¶ When Wilk playfully discusses smoothing and ways to do cultural analysis with words, he starts the text by stating how all these attempts to describe cultural phenomena and processes, this smoothening, is unconditionally restricted by the fact that human practice is seldom easily defined, framed, streamlined or put in a neat box:

There is nothing regular, planned, symmetrical or consistent about culture; it has no geometry. Cultural processes of change are equally messy and unpredictable. Even in retrospect we rarely find trends over time which fit straight lines or simple logarithmic curves, and simple repetitive cycles are equally rare. From a contemporary standpoint, directions and trends are even more chaotic and difficult to discern. Every rule seems to have exceptions, no boundary is completely fixed, and culture seems to constantly burst out of whatever category we use to contain and describe it.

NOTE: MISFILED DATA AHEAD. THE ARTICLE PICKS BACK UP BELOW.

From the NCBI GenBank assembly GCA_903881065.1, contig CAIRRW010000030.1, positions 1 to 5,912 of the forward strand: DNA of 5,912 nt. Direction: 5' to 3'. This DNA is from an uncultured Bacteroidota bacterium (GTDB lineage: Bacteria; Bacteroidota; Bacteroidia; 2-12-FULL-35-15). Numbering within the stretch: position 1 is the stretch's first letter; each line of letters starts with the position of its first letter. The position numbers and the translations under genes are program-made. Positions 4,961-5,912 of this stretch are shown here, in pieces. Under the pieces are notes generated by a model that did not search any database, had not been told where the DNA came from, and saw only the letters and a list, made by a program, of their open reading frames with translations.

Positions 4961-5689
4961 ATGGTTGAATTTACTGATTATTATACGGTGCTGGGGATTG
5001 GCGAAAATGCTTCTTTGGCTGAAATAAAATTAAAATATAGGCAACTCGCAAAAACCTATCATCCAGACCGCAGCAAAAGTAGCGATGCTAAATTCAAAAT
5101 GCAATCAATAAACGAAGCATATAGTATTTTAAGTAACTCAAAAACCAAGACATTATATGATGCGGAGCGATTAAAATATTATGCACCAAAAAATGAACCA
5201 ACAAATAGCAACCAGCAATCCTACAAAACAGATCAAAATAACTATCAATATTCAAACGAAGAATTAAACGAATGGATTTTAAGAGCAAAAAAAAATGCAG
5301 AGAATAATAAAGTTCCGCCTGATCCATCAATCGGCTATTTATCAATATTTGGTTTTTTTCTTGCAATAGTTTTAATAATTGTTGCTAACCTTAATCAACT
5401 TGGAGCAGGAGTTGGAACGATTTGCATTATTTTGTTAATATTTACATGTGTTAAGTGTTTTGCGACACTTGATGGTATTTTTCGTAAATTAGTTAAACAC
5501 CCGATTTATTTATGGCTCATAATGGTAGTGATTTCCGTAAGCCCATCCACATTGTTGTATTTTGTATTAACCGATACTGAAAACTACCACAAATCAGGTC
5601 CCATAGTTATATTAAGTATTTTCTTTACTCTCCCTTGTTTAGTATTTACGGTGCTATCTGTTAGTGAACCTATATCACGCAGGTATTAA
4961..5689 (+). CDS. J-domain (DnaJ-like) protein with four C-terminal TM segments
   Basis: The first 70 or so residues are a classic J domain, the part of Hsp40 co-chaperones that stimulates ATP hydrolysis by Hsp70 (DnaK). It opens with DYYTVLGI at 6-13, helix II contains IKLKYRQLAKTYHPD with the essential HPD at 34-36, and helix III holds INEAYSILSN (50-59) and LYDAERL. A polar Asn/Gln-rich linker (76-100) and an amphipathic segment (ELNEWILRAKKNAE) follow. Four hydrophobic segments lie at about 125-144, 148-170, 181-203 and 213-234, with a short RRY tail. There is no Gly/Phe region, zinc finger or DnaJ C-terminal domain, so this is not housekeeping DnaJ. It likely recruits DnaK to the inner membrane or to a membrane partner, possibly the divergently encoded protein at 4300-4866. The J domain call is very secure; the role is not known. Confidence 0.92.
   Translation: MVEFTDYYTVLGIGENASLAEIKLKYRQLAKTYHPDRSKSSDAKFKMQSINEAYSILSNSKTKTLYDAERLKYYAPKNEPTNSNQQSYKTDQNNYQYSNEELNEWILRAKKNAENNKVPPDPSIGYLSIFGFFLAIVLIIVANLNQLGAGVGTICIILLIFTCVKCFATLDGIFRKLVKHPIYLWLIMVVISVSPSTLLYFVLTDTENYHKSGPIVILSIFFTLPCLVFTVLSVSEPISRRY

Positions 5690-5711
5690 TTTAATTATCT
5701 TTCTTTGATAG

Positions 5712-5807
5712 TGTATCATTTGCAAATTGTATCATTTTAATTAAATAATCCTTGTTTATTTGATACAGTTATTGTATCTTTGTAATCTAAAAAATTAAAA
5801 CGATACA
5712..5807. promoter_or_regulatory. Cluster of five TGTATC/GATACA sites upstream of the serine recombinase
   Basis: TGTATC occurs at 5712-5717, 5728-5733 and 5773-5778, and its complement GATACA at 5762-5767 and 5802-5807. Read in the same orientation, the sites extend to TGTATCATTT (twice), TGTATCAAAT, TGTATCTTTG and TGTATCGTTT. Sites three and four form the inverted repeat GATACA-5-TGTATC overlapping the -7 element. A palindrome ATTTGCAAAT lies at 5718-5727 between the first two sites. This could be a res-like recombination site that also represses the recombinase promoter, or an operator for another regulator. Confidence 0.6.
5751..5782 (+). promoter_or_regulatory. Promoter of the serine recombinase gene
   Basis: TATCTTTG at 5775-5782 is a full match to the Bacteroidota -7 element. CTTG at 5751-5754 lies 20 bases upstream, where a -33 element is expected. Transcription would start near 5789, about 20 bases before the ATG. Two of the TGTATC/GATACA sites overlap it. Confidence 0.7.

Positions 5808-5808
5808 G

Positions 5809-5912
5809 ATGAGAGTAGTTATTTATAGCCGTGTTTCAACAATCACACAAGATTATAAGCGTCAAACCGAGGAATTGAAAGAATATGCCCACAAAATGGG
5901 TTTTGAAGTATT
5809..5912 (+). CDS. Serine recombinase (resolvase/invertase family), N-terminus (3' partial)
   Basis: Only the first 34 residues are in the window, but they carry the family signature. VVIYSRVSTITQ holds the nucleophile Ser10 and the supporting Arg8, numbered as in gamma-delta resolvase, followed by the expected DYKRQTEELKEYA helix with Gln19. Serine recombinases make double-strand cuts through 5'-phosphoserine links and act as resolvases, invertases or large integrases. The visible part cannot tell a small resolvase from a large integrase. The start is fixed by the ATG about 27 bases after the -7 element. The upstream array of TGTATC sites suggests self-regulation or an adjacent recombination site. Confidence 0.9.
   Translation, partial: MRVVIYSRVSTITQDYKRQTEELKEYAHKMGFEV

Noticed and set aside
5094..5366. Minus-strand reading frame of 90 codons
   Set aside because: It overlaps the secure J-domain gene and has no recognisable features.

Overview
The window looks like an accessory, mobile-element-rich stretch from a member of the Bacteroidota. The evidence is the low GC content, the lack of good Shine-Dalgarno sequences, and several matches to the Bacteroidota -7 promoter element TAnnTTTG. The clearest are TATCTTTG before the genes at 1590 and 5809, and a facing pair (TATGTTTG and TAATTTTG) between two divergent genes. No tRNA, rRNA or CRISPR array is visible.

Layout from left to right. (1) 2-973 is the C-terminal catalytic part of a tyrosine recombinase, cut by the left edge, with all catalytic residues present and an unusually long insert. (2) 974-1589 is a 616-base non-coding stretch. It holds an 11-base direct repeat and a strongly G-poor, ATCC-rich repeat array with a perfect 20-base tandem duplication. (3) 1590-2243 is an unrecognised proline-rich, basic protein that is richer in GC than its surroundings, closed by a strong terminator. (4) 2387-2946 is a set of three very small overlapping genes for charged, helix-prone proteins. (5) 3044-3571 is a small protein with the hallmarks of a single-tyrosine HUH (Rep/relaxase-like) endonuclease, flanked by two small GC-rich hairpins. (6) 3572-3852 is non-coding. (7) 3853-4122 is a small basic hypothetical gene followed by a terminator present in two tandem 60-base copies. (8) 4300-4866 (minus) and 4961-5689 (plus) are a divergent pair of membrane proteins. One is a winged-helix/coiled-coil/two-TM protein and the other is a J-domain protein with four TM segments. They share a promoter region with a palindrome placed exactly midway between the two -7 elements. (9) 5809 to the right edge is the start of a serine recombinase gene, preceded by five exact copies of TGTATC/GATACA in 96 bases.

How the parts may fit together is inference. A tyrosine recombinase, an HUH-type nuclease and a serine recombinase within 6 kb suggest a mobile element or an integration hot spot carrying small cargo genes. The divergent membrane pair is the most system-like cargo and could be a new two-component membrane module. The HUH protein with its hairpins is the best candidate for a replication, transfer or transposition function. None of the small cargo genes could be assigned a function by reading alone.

Wilk, Richard (2005). SmoothingEthnologia Europaea35(1–2), 23–27. Page 23.

 Cultural processes are hard to easily capture and convey. But we have to use the tools we have to better understand the world. The word smooth can be one such tool. It can, like several other words, also be an invocation or a call to action. The expression “Get smooth!” generate associations and imaginaries, it might lead to action, and it is coupled to ideas about values, moral, aesthetics and what is preferable. The smooth can be efficient, clean and organised, but also featureless and dull. There is a world of associations and practices opening up when thinking about what is smooth and what is not smooth in relation to technologies and how humans experience and imagine everyday life in different contexts.